13 Reasons Why: 9 Reasons It Ultimately Fails

The show's attempts at tackling tough subject matter are admirable, but not successful.

13 Reasons Why Hannah Baker Poster

13 Reasons Why is already the most tweeted about TV series of the year so far, and it doesn't take 13 tapes and the Sherlock Holmesing of Clay Jensen to figure out why.

The series tackles subjects rarely put on screen, in teen suicide and rape, and frames them around a mysterious premise: Hannah Baker, a teenage girl, has killed herself, which is how the show opens, and left behind a series of tapes for her classmates explaining the part each of them played in her suicide.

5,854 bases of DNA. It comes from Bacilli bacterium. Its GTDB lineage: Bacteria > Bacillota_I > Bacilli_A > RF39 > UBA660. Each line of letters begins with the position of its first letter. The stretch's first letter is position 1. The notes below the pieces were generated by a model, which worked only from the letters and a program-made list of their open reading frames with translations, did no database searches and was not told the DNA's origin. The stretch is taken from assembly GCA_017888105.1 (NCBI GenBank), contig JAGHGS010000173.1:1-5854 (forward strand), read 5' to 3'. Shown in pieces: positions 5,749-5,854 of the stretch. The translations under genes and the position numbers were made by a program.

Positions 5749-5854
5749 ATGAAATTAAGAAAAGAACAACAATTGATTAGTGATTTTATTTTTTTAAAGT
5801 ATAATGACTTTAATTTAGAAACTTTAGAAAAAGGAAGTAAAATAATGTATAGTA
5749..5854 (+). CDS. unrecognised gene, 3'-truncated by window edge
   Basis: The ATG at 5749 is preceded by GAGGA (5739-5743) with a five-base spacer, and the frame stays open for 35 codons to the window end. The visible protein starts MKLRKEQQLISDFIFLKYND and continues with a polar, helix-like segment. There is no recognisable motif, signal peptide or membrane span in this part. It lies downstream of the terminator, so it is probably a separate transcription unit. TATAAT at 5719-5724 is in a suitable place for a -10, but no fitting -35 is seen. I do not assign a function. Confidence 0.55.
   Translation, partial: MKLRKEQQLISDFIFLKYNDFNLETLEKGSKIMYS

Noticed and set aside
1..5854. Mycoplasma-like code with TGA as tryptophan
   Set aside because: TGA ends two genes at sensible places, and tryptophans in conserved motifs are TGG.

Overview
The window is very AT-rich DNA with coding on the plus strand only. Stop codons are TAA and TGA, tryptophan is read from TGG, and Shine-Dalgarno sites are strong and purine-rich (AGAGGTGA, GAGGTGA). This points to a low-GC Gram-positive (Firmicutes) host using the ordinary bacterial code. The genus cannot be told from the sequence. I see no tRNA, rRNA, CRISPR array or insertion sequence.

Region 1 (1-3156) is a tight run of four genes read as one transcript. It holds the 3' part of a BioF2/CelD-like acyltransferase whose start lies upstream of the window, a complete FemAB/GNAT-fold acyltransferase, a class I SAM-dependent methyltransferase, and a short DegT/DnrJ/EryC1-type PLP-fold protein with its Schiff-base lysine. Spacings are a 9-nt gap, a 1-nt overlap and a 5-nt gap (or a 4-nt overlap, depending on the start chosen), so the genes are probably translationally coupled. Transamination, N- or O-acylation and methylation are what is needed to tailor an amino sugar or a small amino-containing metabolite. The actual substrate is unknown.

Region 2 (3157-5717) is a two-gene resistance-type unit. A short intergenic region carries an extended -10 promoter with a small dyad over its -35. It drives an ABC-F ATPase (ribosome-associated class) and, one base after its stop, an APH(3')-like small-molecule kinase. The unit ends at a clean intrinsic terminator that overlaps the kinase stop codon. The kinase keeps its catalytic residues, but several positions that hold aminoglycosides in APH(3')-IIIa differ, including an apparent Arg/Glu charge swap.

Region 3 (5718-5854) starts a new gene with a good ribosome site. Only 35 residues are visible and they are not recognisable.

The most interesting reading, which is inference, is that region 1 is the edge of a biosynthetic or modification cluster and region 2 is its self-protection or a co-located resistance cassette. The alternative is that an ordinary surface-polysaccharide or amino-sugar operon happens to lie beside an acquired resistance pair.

You can immediately see why a show tackling that subject is going to get people - and especially teenagers - talking, and it's certainly admirable to even attempt to take on those themes when so few shows try to. You can also see areas where it works: the cast, a mix of unknowns for the kids and established, recognisable names and faces for the adults, is solid, and there's some really interesting directing going on. And, of course, being a Netflix series it does lend itself to some compulsive binge-watching.

The issue is that this isn't just a binge-watching show, because of those subjects it takes on. It needs to do a lot more than that, and have a lot more to say. It works on a very basic, superficial 'here's a new Netflix series' level, and 'here are these tough subjects', but beyond that (where it really needs to work) it falls pretty flat (contains spoilers).


NCTJ-qualified journalist. Most definitely not a racing driver. Drink too much tea; eat too much peanut butter; watch too much TV. Sadly only the latter paying off so far. A mix of wise-old man in a young man's body with a child-like wonder about him and a great otherworldly sensibility.